As the year winds down, it is customary to take a look at the year ahead. Unfortunately, the next one doesn’t necessarily look much different from this one when it comes to some of the key risks. Europe is a mess and continues to be unwilling to face up to the fact that monetizing debt inf the form of providing short-term liquidity, won’t solve the structural design flaws in either its fiscal arrangements or the European system of central banks. We in the US are not any better at managing our fiscal affairs, and the most recent replay of the threatened closure of the government demonstrates that politicians in DC show no signs of changing their dysfunctional behavior.
Parts of the rest of the world also continue in turmoil, and this too is likely to increase next year. The Arab spring morphed into summer, then fall, now winter, and likely a new spring, to possibly be joined by unrest in Russia. Worse yet is the change in leadership in North Korea, where things could get very nasty. The established military and political leaders will likely make short work of Kim Jung Un. He may feel it necessary to resort to purges to eliminate rivals and saber rattling to keep the outside world at bay. How the Chinese react will be key. As an economist, it is risky to stray too far afield, so suffice it to say that uncertainty and volatility will likely plague world markets for the coming year.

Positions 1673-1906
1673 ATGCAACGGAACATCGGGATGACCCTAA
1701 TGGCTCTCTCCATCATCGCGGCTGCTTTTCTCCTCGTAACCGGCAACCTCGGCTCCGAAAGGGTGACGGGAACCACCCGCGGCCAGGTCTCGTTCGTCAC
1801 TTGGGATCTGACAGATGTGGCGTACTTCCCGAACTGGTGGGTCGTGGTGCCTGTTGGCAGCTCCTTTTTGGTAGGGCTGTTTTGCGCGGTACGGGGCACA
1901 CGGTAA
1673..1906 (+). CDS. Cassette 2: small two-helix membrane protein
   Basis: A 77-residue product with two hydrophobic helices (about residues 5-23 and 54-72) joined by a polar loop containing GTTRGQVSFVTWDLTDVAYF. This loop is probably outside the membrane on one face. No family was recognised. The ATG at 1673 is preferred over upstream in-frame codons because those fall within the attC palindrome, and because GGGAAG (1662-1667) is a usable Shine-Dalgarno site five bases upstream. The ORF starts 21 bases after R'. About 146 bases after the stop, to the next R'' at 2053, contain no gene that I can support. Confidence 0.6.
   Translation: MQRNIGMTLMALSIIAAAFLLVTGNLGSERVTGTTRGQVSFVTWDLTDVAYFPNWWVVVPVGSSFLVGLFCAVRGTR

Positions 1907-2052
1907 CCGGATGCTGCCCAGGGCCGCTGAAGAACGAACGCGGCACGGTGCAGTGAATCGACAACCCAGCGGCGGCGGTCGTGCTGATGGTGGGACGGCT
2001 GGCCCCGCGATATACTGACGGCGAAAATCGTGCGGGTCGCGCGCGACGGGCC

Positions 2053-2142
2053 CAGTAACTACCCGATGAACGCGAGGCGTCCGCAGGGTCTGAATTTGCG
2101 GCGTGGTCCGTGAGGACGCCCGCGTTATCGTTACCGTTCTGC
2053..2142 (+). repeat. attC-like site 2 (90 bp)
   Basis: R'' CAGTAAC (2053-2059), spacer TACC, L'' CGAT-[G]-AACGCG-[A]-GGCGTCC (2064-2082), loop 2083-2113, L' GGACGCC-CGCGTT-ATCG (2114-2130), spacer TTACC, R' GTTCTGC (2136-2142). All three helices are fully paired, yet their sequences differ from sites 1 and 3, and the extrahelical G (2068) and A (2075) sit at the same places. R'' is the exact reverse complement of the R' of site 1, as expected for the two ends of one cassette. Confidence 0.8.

As for the US economy, there may actually be some signs of hope, notwithstanding our budget problems. The US real economy has continued to grow, albeit slower than we might wish. We have now had positive real GDP growth for all nine quarters since the NBER Economic Cycle Dating Committee declared an end to the recession. Inflation remains subdued for the time being, and has actually abated a bit the last couple of months. Consumer confidence, as measured by both the Michigan and Conference Board surveys, and business confidence seem to have stopped their declines and may even be picking up a bit. The interesting area to keep a watch on, however, is the US labor market.
Recent attention has been paid to the fact that some states may be actually turning around, but at first glance they appear to be states like Utah and South Dakota, which are not the major movers in terms of GDP share but, like other key states, can serve as important bellwethers of real improvement. The US unemployment rate surprisingly dropped to 8.6% in November of this year. Nevertheless, over 13 million people are officially unemployed. This number gets even more serious when one considers that another 2.6 million workers are marginally attached to the labor force, and some 8.5 million people are employed part-time for economic reasons. In total, we have over 24 million people who are either unemployed or underemployed. Finally, since the start of the recession, the economy has officially lost about 6.3 million jobs, many of which will not return.
But there is some good news. Unemployment has been dropping. In November a total of 43 states showed a reduction in unemployment from the previous month, although part of this was due to a decline in the size of the labor force.